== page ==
Kambei tries to get Kikuchiyo to tell the story of the seven samurai.
Kikuchiyo: Well, there was a village, a mountain village, and the villagers were very poor and couldn’t grow much food, and they were frightened…
Kambei: Too much detail. Give me a plot summary in nine words.
Kikuchiyo: Nine words? Nine? Impossible.
Kambei: BME. Three words for the beginning, three words for the middle and three words for the end.
Kikuchiyo: I still say it’s impossible.
Kambei: Think of a magic square. A word square. A grid three squares by three squares. Put one word in each square.
Kikuchiyo: Three by three, I still don’t see…
Kambei: Top three squares, beginning: Bandits attack village. Middle three squares, middle section: Villagers hire samurai. Bottom three squares, ending: Samurai kill bandits.
Kambei: Try. Tell me the story of the seven samurai in nine words.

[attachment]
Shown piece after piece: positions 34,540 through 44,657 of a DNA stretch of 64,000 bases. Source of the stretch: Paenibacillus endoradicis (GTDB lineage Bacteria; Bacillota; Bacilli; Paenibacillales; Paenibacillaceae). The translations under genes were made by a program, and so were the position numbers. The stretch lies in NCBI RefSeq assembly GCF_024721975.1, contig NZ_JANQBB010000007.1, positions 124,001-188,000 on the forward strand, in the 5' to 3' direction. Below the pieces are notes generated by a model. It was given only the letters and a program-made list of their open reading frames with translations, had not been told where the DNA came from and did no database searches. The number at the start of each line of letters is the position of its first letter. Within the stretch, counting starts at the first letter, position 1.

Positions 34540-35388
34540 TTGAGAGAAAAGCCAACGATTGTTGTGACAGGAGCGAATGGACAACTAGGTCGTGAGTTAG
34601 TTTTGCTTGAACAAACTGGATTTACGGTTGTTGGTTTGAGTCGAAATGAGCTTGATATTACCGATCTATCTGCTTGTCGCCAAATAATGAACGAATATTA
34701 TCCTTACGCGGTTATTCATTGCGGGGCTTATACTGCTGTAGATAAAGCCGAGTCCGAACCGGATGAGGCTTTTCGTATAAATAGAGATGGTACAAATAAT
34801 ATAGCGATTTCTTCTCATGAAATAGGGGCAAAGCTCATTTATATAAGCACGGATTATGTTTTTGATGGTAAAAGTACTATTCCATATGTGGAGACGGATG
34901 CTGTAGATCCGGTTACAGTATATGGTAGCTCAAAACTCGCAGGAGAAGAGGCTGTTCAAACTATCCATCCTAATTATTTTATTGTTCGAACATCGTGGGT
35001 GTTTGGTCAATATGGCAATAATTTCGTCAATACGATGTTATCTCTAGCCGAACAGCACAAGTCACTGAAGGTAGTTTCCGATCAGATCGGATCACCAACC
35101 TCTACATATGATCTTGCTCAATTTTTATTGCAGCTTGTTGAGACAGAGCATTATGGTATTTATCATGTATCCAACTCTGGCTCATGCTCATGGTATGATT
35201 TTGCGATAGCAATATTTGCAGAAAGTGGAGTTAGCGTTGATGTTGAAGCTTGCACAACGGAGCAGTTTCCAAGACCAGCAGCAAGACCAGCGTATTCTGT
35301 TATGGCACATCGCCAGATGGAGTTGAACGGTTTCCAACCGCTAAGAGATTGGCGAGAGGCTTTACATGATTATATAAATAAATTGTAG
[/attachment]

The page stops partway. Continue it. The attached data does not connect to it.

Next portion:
Kikuchiyo: Bandits attack village. Villagers hire samurai. Samurai kill bandits.
Kambei: That’s the skeleton, the structure, the framework. After that, you can hang meat on the bones.
Hemingway is credited with being able to tell a story in six words. He came up with, "For Sale. Baby shoes. Never worn."
The same principle of reductionism operates here, except that we have extended the six words to nine. In the interests of symmetry, and perhaps to ride the sudoku wave?
Down the X-axis we could place BME (Beginning, Middle, End) and across the Y-axis, categories like Agent, Action, Object.
With a bit of practice, you could find yourself talking like Joel or Ethan Coen pitching their latest story to a director.